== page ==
The Putin Vertical Will Continue to Collapse

Publication: Eurasia Daily Monitor Volume: 20 Issue: 112

(Source: TCN)

At first glance, it may appear that the Kremlin has managed to alleviate the consequences of Yevgeny Prigozhin’s revolt. Sociological surveys conducted by the Russian Field company reveal that support for the founder of the Wagner Group has plummeted by over half within Russian society, from 55 to 29 percent (Kommersant, July 4). The authorities are systematically gaining control over Prigozhin’s assets and driving his media conglomerate “Patriot” into bankruptcy (Izvestiya, June 30). Meanwhile, Kremlin propaganda staunchly strives to portray the Vladimir Putin regime as having garnered widespread support during the events of June 23 and 24 (see EDM, June 27). Even Wagner’s official Telegram channel consistently exhibits loyalty to Putin’s most pressing concern at present—the war against Ukraine—by publishing frontline reports and emphasizing the imperative to “annihilate the enemies” (Т.me/wagnernew, July 5).

Russian propaganda and society, it seems, prefer to overlook the revelations made by Prigozhin regarding the true motivations behind Russia’s invasion of its neighbor. However, most observers are convinced that this apparent tranquility is merely superficial and that future uprisings in Russia akin to Prigozhin’s are only a matter of time. The most striking consequence of the June revolt is that even some pro-Kremlin media outlets admit that it has exposed the incompetence of the entire state system established under Putin. For instance, Russian state friendly Octagon Media published a long article stating that the “Wagner PMC [private military company] rebellion merely ‘ruptured the abscess’ of endless elite ‘collusions.’” This points to a system built not on law and institutional authority, but on agreements between various privileged groups.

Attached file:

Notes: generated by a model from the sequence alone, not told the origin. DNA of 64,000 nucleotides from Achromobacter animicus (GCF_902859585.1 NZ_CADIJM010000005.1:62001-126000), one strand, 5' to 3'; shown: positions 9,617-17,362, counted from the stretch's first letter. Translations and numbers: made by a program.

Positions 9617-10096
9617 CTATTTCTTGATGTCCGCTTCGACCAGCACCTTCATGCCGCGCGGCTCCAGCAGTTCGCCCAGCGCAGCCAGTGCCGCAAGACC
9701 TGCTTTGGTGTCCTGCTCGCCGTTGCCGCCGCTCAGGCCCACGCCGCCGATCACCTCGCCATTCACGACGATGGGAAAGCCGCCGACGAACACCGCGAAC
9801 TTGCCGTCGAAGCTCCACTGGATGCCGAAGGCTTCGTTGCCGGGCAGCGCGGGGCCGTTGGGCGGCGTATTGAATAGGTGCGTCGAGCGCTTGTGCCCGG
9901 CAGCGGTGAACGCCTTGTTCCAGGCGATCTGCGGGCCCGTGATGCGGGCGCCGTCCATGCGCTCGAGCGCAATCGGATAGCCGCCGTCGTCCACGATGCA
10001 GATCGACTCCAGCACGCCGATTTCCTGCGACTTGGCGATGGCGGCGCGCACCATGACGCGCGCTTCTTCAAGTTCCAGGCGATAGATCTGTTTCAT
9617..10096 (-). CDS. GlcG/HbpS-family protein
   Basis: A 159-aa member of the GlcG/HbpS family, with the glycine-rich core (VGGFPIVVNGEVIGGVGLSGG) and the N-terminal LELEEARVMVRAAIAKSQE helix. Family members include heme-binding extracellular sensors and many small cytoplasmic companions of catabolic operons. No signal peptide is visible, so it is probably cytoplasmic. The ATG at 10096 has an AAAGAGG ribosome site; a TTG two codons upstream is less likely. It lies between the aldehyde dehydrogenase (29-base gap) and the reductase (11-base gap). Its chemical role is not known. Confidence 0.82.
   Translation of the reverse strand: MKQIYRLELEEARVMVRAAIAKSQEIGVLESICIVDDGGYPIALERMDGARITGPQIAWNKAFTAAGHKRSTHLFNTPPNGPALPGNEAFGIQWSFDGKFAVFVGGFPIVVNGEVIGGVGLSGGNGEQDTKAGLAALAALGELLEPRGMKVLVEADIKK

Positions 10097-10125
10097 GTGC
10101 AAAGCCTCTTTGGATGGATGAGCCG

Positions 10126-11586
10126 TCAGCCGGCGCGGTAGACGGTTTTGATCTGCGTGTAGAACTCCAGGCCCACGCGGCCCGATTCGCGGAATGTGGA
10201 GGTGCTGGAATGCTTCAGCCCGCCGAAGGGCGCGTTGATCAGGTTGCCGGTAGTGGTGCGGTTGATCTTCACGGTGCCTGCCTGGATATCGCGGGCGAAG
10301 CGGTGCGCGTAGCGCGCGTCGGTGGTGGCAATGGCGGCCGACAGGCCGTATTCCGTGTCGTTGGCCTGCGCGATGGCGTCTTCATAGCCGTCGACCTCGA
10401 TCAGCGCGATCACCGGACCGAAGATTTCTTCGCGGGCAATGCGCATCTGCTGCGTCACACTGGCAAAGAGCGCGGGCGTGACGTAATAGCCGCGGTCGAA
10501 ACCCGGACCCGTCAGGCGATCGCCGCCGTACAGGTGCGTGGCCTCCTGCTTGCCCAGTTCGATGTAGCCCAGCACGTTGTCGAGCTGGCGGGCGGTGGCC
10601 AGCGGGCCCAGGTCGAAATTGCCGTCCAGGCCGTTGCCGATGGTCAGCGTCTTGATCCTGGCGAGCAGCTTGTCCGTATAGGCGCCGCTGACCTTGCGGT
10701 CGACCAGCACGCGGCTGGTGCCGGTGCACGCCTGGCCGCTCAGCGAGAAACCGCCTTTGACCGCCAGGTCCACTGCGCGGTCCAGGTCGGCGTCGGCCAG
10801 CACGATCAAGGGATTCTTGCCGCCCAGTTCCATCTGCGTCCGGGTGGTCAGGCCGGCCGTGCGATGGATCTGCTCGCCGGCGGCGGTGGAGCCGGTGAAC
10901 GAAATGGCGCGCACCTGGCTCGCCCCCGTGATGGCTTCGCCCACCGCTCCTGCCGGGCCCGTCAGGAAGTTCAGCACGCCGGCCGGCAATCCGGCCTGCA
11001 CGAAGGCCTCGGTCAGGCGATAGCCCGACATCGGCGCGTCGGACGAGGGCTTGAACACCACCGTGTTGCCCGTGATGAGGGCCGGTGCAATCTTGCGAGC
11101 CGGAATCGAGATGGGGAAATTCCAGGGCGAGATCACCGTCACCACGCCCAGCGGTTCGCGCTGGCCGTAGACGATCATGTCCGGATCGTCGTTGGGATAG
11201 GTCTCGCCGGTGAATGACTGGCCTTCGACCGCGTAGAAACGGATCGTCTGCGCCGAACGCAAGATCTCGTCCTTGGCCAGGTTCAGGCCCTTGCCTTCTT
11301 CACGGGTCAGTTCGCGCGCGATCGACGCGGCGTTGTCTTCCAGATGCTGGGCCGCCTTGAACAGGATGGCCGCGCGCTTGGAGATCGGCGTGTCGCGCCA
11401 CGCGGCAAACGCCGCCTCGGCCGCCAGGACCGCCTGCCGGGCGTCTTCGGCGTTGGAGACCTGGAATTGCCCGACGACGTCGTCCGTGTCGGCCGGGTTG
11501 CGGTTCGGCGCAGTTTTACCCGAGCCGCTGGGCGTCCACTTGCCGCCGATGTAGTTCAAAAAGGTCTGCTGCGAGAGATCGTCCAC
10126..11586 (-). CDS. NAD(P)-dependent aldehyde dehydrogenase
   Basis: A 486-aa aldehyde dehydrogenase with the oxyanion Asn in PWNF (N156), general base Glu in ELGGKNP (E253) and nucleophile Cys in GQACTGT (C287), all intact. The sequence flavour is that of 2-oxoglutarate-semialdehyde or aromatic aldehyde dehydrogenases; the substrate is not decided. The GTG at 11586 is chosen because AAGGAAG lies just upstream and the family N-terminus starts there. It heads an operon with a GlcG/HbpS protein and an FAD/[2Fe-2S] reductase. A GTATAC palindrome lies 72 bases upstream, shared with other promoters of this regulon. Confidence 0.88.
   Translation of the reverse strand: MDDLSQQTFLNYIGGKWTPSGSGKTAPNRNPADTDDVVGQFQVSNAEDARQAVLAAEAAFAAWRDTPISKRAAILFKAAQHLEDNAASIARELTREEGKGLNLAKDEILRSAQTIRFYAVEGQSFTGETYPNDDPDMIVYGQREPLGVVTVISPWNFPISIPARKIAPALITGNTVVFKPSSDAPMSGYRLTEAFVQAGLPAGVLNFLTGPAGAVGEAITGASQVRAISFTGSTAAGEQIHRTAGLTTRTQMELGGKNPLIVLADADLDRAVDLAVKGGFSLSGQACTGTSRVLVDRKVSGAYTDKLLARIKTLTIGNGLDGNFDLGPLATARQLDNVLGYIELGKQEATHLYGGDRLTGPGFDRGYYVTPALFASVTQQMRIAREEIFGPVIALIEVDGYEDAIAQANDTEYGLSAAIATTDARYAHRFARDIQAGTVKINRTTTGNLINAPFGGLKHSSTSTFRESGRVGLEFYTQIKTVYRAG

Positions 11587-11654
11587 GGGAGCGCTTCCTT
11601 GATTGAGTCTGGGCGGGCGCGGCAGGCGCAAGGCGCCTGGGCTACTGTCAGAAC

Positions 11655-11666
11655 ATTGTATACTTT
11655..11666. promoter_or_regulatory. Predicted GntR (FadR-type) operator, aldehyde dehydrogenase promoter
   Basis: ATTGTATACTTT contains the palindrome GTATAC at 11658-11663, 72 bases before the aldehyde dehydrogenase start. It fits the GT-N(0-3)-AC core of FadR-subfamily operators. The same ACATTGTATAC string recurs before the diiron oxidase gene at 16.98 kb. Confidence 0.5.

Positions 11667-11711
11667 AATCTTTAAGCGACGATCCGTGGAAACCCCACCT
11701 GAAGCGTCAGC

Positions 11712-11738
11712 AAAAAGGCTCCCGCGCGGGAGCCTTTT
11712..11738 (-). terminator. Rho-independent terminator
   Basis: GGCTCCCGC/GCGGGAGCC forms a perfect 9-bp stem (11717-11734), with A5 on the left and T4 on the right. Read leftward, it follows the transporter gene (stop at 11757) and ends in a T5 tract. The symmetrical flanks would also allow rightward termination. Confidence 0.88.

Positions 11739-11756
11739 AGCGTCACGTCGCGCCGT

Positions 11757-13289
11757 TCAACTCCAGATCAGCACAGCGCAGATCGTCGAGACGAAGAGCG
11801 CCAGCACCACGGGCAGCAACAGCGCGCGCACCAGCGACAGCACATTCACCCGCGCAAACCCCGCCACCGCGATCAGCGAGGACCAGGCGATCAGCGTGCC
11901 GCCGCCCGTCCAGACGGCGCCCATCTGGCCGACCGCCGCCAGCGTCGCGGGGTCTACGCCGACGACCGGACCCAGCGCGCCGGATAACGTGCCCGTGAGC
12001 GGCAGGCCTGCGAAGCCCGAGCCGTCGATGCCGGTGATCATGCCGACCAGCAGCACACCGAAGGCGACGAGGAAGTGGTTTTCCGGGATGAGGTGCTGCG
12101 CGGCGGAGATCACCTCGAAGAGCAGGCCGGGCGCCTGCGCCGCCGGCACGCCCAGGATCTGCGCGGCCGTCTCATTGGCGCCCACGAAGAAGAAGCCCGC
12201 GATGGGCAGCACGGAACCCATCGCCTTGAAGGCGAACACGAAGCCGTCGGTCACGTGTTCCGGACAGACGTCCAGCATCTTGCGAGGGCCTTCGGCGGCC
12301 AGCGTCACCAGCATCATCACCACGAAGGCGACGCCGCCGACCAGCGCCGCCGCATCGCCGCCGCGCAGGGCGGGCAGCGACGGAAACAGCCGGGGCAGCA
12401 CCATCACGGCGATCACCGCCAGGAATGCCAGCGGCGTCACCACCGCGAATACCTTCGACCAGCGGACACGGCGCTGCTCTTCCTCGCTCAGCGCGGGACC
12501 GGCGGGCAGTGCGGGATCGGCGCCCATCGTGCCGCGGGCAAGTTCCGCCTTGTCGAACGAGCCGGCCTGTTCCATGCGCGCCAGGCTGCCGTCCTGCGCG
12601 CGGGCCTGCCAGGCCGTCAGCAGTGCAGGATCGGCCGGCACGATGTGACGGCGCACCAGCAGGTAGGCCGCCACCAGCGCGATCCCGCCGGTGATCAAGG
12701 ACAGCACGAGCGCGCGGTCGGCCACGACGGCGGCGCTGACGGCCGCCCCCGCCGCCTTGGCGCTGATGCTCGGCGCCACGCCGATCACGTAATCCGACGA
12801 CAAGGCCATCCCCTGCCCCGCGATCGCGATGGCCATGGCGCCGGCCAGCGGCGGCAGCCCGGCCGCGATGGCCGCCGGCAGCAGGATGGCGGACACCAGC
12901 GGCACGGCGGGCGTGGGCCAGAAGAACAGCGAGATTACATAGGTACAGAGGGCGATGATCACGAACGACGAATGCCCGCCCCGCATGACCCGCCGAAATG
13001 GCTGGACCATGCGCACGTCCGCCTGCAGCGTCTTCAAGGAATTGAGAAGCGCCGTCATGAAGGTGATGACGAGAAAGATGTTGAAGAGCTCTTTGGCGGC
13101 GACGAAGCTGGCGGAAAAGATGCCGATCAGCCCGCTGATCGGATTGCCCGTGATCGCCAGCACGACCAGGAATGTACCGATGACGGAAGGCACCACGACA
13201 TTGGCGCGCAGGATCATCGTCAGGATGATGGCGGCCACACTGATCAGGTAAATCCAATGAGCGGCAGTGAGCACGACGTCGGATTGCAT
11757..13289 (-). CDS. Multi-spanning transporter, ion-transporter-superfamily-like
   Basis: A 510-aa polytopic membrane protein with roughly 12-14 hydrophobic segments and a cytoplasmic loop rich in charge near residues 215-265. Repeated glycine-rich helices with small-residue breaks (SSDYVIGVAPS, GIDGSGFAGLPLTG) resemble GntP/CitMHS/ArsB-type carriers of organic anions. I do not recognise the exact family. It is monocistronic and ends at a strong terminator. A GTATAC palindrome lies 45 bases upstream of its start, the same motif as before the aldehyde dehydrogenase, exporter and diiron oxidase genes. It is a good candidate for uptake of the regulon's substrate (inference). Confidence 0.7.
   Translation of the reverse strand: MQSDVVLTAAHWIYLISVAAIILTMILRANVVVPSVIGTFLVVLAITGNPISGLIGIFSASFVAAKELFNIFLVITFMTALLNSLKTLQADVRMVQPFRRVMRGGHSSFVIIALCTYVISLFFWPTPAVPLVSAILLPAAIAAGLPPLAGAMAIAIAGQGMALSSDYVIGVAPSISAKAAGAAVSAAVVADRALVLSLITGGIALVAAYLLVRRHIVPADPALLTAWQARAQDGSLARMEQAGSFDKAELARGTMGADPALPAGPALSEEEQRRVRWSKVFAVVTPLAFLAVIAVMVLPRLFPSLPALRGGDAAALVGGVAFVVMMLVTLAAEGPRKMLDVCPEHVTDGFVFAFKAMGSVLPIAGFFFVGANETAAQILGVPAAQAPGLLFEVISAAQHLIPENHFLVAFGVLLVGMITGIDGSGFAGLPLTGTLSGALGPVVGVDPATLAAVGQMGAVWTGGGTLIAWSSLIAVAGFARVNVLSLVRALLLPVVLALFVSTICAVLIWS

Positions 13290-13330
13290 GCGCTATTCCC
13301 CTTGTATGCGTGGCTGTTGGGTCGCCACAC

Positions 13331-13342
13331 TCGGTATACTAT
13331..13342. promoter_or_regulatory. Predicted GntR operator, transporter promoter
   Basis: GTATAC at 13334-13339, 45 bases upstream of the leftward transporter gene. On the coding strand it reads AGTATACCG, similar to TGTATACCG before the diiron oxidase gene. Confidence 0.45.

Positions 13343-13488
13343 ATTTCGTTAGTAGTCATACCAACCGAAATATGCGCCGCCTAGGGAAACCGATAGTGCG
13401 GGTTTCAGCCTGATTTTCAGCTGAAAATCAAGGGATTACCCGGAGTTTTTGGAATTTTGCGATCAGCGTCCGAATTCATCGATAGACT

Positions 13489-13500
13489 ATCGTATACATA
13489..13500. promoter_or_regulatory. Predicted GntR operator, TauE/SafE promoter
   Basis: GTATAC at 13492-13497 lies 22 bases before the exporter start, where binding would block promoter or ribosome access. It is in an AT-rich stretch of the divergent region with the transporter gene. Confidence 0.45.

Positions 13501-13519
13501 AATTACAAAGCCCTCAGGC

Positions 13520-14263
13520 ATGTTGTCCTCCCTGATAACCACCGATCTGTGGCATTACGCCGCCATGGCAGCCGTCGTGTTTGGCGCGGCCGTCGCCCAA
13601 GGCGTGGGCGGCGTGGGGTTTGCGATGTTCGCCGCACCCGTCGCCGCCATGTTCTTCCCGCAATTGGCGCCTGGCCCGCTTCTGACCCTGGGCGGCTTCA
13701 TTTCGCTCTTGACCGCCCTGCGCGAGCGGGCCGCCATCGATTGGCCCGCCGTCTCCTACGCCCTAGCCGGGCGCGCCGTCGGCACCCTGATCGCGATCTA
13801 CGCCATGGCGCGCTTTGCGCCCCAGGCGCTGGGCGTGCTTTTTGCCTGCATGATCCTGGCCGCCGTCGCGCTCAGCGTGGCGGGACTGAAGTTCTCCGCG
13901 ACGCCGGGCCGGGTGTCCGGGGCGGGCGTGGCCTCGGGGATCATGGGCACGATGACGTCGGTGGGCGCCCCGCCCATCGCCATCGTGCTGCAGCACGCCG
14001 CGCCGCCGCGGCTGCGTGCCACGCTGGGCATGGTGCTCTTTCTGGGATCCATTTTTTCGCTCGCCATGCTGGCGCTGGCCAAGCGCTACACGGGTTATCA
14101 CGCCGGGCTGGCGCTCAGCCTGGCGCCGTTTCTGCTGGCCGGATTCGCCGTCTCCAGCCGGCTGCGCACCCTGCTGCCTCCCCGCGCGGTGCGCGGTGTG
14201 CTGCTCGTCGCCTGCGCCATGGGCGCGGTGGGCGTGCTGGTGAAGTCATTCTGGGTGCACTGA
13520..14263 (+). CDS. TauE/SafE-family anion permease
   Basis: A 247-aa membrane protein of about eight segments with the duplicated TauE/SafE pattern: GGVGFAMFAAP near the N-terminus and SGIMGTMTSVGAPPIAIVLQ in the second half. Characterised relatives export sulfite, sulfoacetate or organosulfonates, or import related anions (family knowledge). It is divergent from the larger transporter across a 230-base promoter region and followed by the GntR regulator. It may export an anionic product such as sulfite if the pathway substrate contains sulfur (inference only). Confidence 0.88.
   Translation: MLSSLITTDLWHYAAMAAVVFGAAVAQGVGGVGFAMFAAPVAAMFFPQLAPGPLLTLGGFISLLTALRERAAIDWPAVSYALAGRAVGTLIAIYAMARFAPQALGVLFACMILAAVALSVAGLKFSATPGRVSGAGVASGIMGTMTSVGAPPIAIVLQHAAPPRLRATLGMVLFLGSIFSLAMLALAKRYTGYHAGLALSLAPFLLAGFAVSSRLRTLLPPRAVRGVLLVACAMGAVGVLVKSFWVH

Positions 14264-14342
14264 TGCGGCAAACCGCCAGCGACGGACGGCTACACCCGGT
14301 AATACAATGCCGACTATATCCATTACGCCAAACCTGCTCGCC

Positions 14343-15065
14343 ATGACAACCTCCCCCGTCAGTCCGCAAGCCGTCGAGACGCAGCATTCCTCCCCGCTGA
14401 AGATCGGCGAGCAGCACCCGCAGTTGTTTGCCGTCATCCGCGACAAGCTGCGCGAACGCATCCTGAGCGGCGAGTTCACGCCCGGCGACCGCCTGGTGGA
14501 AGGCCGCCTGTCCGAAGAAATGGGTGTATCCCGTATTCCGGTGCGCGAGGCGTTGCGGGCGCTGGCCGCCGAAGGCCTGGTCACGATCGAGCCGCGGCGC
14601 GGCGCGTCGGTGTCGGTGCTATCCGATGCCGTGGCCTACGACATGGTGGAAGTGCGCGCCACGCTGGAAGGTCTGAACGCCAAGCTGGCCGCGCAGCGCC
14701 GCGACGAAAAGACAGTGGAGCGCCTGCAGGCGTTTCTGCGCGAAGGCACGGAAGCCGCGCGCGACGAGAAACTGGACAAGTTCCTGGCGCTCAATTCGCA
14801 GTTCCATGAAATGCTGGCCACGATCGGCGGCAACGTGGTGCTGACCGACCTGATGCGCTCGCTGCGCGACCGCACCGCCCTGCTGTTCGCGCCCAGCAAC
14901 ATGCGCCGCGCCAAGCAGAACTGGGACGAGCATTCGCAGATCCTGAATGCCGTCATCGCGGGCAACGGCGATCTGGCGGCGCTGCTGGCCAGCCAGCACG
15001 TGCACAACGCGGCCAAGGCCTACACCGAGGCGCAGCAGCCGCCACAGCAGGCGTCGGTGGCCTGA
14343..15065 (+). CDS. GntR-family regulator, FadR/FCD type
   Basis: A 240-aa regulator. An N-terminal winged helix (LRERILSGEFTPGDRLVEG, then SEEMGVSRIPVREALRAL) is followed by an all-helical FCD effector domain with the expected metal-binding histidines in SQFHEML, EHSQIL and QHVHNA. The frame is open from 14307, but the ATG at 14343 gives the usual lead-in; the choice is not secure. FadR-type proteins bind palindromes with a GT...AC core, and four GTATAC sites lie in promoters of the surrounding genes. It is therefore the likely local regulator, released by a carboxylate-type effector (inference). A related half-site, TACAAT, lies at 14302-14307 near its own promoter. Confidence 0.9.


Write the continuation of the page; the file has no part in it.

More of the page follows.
In contrast to the predominant propagandistic narrative, this publication directly attributes the creation of such a system not to the “wild 1990s,” but to the country’s leadership, noting that, currently, it has no plans to alter its policies. The authors describe the absence of repercussions for the rebellion as “disregard for the law” and conclude that the “habit of making deals or resolving problems with money paralyzes the functioning of institutional power.” They also speculate that the next “rebel” will be a “business tycoon coddled by the authorities” and caution that the “last rebellion may serve as the prologue to genuine destabilization” (Octagon Media, June 30).

Thus far, Octagon has been one of the few pro-government media outlets openly accusing the current authorities of fostering conditions conducive to the country’s destabilization. However, other “loyalists” have also expressed their concerns. In particular, commentators on pro-Kremlin Telegram channels draw direct parallels between the assault on journalist Elena Milashina and lawyer Alexander Nemov in Chechnya (, July 4) and the Wagner rebellion. They note that in both Kadyrov’s and Prigozhin’s cases, the state is relinquishing its monopoly on violence, and the price of inaction could be the fate of Russia as a state (, July 4).